Etna volcano is primarily characterized by Strombolian activities, happening at the top craters or opening in mouths on the sides of the mountain, often producing temporary cones largely diffused along the slopes. There is a scientific and popular consensus about the existence of an actual but not immediate danger to people. The chapter deals with the geographical and historical process of human settlement diffusion in the Etna region over the last century and a half, considering social, cultural and economic motivations of people who voluntarily chose to live in this area, setting out a conscious coexistence with the biggest active volcano in Europe. Definitions of ‘sense of place’ and ‘place attachment’ have been assumed as cultural geography's benchmarks for the analysis. Secondary and primary data have been achieved making a placed case study, and following the procedure suggested by Grounded Theory, namely mixing sources of diverse nature and comparing with the personal knowledge and geographical experience of the author. Main results are that all people are perfectly conscious of living in a risky place; but the love their home and their landscape, which is both the landscape of family memories and an important base for economic activities. The chapter gives a positive contribution in explaining the seemingly irrational behavior of people living under the shadow of an active volcano.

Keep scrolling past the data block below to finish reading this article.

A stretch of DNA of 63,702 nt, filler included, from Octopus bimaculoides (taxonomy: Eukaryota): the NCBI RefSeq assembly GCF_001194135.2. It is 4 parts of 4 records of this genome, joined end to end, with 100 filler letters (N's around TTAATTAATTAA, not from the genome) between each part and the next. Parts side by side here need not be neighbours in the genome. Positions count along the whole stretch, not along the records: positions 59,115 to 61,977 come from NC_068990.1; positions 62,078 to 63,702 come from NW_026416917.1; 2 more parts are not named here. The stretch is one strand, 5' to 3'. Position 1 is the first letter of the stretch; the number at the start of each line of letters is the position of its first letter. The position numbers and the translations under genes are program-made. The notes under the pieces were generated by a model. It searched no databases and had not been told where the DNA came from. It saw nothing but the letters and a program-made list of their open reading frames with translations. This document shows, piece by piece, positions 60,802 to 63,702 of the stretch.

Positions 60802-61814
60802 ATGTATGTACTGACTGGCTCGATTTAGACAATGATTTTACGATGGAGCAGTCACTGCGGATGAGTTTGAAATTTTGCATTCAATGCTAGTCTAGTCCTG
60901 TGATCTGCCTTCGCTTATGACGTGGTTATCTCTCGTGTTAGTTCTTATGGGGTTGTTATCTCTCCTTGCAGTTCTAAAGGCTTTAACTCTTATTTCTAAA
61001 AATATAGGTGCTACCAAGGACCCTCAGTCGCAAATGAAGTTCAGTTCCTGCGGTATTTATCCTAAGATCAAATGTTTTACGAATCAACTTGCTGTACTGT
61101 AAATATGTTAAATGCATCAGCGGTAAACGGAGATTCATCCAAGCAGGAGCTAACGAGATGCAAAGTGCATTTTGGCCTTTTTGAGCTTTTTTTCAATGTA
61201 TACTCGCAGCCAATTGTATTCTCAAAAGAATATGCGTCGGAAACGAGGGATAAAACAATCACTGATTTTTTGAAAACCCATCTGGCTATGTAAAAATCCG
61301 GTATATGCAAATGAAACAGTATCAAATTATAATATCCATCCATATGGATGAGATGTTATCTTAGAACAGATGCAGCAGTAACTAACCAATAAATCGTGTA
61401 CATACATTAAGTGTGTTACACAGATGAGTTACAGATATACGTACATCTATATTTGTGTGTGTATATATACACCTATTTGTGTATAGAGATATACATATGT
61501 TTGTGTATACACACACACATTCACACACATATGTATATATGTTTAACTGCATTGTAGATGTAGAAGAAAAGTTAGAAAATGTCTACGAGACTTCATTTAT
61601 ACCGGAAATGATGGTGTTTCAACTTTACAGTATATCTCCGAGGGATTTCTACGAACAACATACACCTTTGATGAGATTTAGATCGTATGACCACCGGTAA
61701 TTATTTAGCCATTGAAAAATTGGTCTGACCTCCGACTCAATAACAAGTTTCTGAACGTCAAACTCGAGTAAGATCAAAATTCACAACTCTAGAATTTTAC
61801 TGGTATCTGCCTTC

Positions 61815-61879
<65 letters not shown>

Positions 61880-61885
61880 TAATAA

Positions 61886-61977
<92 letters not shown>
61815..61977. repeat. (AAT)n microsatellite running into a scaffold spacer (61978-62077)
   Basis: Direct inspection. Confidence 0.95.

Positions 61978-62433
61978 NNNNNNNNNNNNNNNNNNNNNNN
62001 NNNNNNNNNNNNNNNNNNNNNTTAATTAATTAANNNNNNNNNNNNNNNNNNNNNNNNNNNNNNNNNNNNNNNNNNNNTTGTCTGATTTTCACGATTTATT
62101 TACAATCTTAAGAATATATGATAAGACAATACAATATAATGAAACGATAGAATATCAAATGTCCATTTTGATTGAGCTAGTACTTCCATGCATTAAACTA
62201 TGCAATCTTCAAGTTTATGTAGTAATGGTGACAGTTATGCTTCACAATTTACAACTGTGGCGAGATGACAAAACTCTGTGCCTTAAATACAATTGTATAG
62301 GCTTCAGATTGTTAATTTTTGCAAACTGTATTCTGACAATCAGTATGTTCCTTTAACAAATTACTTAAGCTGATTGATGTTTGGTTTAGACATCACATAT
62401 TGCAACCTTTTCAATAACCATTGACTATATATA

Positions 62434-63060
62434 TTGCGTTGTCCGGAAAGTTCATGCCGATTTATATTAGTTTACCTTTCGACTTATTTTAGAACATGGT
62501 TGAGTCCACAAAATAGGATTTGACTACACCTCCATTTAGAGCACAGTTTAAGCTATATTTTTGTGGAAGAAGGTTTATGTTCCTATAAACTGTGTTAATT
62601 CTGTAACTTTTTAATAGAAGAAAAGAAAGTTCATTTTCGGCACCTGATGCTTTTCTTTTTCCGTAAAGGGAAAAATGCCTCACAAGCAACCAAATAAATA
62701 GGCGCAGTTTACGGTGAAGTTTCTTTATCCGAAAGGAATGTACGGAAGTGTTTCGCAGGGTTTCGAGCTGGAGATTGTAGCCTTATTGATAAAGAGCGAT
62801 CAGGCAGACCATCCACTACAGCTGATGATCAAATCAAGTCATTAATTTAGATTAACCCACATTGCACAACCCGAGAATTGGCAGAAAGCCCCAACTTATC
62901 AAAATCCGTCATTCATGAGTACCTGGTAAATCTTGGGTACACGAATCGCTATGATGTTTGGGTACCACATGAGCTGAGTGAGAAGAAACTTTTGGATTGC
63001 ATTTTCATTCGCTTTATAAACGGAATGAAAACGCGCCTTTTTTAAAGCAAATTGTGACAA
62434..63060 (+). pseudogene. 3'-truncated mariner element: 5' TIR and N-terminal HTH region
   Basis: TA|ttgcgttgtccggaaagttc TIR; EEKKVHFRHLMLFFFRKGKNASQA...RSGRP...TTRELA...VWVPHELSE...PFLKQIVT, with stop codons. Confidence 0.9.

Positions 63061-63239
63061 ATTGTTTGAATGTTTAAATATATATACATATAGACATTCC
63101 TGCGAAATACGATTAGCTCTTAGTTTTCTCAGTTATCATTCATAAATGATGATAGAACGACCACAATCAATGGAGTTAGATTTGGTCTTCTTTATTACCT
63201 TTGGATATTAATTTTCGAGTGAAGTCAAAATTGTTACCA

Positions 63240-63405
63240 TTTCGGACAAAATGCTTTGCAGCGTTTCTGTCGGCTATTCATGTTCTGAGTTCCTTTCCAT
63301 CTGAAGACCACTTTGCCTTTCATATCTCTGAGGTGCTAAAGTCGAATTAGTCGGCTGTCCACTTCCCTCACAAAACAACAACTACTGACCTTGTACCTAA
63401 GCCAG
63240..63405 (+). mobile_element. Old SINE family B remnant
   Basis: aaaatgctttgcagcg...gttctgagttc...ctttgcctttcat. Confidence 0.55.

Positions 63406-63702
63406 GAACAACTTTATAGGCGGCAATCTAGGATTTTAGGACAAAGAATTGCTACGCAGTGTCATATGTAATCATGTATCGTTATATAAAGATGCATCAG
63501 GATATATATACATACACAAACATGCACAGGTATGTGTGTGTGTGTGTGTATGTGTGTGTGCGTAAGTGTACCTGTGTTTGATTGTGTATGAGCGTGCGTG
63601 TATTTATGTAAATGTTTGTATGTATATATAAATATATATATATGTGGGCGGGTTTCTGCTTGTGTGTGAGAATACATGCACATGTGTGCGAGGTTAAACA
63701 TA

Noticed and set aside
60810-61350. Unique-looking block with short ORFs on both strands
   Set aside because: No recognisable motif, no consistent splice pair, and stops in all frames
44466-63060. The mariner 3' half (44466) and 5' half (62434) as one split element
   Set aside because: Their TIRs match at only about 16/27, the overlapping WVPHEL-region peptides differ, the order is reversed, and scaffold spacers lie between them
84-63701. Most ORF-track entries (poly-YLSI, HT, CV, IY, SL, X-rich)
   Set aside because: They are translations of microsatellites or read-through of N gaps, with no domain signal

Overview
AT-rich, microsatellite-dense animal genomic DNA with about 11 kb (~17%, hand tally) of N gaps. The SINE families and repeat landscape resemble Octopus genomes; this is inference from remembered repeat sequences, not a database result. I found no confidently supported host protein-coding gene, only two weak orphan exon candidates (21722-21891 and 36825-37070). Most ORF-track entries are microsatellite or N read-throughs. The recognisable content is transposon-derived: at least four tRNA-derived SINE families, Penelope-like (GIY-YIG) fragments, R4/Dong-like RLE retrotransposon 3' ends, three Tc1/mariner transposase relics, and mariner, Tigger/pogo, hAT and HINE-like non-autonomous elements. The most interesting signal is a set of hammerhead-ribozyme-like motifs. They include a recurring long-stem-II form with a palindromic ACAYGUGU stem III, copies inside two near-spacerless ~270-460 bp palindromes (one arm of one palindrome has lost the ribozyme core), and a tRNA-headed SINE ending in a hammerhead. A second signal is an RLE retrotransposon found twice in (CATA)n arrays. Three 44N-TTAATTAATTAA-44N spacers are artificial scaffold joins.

|Titolo:||Geographical and historical processes of human settlements in the Etna Region. A person-place relation approach|
CANNIZZARO, SALVATORE (Corresponding)
|Data di pubblicazione:||2018|
|Appare nelle tipologie:||2.1 Contributo in volume (Capitolo o Saggio)|